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Int Immunopharmacol. 2007 Apr;7(4):409-16. Epub 2006 Nov 13.

After interleukin-12p40, are interleukin-23 and interleukin-17 the next therapeutic targets for inflammatory bowel disease?

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  • 1Department of Pediatrics, Oregon Health and Science University, Portland, OR 97239, USA.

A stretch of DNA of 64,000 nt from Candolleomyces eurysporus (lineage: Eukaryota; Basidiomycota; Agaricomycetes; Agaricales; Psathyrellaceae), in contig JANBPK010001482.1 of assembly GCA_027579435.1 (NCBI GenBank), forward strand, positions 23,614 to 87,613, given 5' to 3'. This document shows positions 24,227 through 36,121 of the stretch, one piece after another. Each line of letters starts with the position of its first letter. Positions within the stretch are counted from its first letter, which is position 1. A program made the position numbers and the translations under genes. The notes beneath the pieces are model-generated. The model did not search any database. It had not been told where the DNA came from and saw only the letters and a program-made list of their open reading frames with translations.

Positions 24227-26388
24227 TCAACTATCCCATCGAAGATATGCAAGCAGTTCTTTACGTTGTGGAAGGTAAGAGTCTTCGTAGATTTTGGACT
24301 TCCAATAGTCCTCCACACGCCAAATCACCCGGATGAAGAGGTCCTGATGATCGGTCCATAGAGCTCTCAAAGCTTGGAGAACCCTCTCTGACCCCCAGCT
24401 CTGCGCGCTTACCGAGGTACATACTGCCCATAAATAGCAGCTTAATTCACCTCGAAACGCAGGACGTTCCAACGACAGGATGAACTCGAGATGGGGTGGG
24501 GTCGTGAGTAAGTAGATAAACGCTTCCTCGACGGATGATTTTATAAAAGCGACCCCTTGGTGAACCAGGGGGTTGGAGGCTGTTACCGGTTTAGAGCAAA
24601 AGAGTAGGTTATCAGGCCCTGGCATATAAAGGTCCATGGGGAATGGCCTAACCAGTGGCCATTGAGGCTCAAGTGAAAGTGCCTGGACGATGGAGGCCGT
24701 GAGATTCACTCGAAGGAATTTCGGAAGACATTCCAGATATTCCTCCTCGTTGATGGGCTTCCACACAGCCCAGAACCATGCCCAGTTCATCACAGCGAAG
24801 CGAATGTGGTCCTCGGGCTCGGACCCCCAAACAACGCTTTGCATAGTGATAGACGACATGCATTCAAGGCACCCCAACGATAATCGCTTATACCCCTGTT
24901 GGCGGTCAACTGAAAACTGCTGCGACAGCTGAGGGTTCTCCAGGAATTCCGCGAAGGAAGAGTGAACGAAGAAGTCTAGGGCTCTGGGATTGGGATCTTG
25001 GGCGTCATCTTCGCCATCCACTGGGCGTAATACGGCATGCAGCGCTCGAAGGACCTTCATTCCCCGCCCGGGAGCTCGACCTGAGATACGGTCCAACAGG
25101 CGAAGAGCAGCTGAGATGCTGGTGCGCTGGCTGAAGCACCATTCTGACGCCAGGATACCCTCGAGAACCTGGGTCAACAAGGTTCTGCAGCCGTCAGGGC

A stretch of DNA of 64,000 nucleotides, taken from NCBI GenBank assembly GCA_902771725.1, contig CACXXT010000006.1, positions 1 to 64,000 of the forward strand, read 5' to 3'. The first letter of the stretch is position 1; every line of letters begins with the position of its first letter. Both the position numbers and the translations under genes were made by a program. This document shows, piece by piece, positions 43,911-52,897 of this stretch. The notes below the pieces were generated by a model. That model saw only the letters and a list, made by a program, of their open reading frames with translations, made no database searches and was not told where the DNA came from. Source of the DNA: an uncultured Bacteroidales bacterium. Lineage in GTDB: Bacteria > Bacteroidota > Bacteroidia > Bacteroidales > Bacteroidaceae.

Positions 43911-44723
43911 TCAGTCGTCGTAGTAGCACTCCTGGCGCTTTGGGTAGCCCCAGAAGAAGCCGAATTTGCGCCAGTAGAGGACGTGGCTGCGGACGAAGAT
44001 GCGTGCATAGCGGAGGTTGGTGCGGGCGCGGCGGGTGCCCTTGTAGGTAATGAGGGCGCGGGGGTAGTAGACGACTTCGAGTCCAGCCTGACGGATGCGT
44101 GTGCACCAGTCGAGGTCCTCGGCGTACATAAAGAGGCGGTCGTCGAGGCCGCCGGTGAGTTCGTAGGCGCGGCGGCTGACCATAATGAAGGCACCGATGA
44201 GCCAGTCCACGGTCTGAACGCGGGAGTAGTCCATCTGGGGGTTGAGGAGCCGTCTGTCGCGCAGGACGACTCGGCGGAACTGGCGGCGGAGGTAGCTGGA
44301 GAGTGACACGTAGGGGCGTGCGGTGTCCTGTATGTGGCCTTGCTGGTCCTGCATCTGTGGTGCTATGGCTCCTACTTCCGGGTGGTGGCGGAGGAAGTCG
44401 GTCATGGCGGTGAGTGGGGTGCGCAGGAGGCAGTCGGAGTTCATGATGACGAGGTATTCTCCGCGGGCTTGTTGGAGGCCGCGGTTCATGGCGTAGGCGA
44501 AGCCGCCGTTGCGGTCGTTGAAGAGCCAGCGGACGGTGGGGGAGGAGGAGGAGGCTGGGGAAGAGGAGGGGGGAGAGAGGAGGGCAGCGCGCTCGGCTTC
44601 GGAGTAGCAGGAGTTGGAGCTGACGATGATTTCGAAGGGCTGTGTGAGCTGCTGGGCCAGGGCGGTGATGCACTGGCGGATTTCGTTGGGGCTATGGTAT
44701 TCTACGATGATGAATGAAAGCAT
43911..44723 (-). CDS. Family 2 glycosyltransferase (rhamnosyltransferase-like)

Inflammatory bowel disease (IBD), typified by Crohn's disease and ulcerative colitis, is a common disorder characterized by recurrent and serious inflammation of the gastrointestinal tract. Recent immunologic advances have established that T cells and inflammatory cytokines play a pivotal role in the gastrointestinal inflammation of IBD. However, many cytokines not only elicit inflammation but also protect host against microbial invasion. Hence, suppression of these dual-purpose cytokines often exposes the patients to significant risk of infection. Recent research on Interleukin (IL)-23, IL-17, and IL-17 producing T cells has become the vanguard of further understanding the contribution of cytokines to autoimmune and inflammatory diseases. IL-23 is a newly discovered member of the IL-12-related cytokine family, and is primarily involved in the differentiation of pathogenic T cells characterized by their production of IL-17. IL-17 is a potent inflammatory mediator implicated in a number of autoimmune diseases. The discovery of this IL-23/IL-17-mediated inflammatory axis is having a profound impact on the elucidation of T cell-mediated pathogenesis as well as development of novel therapeutic targets. In this review, we discuss the current literature and present our recent studies on the role of IL-23 and IL-17 in the pathogenesis of IBD. Controlling the expression/production of IL-23 and IL-17 is an approach that would allow the development of a novel treatment strategy with more anti-inflammatory efficacy and potentially with less suppressive effects on host defenses.

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